We asked Jeff to share his insights on how AR will affect retail and why he thinks there’s an urgency for retailers to develop AR for their brands; both for consumers and on the back-end.
Who’s developing AR for retail?
A profound movement is being orchestrated by the big retailers to deliver AR. Apple, Google, Microsoft, Alibaba, EBay, Amazon; retail giants are offering new augmented and Virtual reality experiences to customers and announcements come out every week. It’s time for smaller brands to pay attention. The frontrunners are already in full swing and you it’s important to understand you don’t need to be as big as these guys to start somewhere.
Why does retail need AR?
There are a few facets of AR that retailers need to grasp
AR is Immersive and Engaging
AR can instantly provide users with an immersive and engaging experience. AR can fill in the gap that leaves customers hanging for more information, standing in a store searching their phone.
As we enter the age of the experience economy, many retailers are searching for ways to reinvent the physical store, using lights, video screens, and audio. They’re constantly challenged to find ways to deliver on personalized service. AR can compliment that. Augmented reality has the potential to become a trusted sales associate. And since AR is your trusted sales associate, it will have handled the first level questions consumers have on products and “Real” associates can focus on what they do best, upsell, cross-sell and closing the deal.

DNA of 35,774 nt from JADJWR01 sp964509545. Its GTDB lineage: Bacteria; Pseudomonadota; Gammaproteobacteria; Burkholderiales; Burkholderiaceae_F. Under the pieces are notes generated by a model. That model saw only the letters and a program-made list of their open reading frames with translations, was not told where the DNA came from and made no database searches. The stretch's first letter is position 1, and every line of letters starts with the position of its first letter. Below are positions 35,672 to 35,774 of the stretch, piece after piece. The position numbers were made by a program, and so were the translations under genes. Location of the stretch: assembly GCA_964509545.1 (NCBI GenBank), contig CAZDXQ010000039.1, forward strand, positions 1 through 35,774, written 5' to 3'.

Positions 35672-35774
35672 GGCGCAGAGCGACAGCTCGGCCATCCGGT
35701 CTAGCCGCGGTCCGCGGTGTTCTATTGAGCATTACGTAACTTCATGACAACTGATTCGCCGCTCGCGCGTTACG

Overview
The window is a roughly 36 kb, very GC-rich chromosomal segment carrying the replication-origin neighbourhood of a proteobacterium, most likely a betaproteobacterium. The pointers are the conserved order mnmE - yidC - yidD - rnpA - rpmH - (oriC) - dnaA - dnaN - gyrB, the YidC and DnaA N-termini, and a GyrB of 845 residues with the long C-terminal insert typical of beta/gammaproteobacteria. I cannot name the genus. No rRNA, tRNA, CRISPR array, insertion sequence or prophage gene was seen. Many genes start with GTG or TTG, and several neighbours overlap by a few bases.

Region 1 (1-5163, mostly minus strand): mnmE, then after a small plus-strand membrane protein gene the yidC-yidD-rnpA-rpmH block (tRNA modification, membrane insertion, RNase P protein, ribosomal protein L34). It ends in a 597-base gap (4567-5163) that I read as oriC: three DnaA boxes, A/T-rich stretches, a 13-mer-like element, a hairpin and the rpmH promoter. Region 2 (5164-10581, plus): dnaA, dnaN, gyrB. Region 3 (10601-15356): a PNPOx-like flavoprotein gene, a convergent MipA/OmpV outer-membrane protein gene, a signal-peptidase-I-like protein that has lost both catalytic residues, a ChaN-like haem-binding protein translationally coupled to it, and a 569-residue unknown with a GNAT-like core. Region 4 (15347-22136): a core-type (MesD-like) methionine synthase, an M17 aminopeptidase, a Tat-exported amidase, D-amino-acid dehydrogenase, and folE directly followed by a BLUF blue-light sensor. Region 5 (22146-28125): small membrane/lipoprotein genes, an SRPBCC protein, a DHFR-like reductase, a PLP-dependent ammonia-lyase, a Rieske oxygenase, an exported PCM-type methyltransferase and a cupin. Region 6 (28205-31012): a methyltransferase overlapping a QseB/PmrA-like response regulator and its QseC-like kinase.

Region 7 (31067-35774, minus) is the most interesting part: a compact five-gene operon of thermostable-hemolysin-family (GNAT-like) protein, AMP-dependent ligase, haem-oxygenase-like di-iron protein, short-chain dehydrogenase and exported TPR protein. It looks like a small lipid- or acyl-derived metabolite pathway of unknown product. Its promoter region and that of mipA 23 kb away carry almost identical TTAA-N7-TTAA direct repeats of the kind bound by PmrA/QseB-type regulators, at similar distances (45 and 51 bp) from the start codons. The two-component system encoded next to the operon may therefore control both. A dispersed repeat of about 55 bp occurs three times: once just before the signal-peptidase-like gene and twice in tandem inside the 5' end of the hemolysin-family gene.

AR is available in your Customer’s Pocket
Given that approximately 87% of shoppers do comparative shopping on-site with their mobile device, it’s really about leveraging the tools they already have in-hand. With AR, you can keep customers in your ecosystem both in-store and at home. Give them them an engaging experience in store, but don’t let them down once they get home!
AR Dramatically Speeds Product Discovery
For all types of products from technology and electronics, to clothing and consumer goods, customers are looking for more information. They want to know, what’s behind this?
CPG is ripe for taking advantage. Take the example of a grocery store. Do you want to know the nutritional values of various foods? Where does that vegetable come from? What can I cook this ingredient with to surprise my guests? Is there a simple recipe I could try? With AR information on products in-store and in-shelf, customers are more likely to say, okay, let me grab one of those, even if they’ve never eaten it before. Using the phone, customers can point at any product and get this type of augmented information, making them more knowledgeable consumers.
…and, as we now realize, anything can be augmented!
Are customers the only ones using it?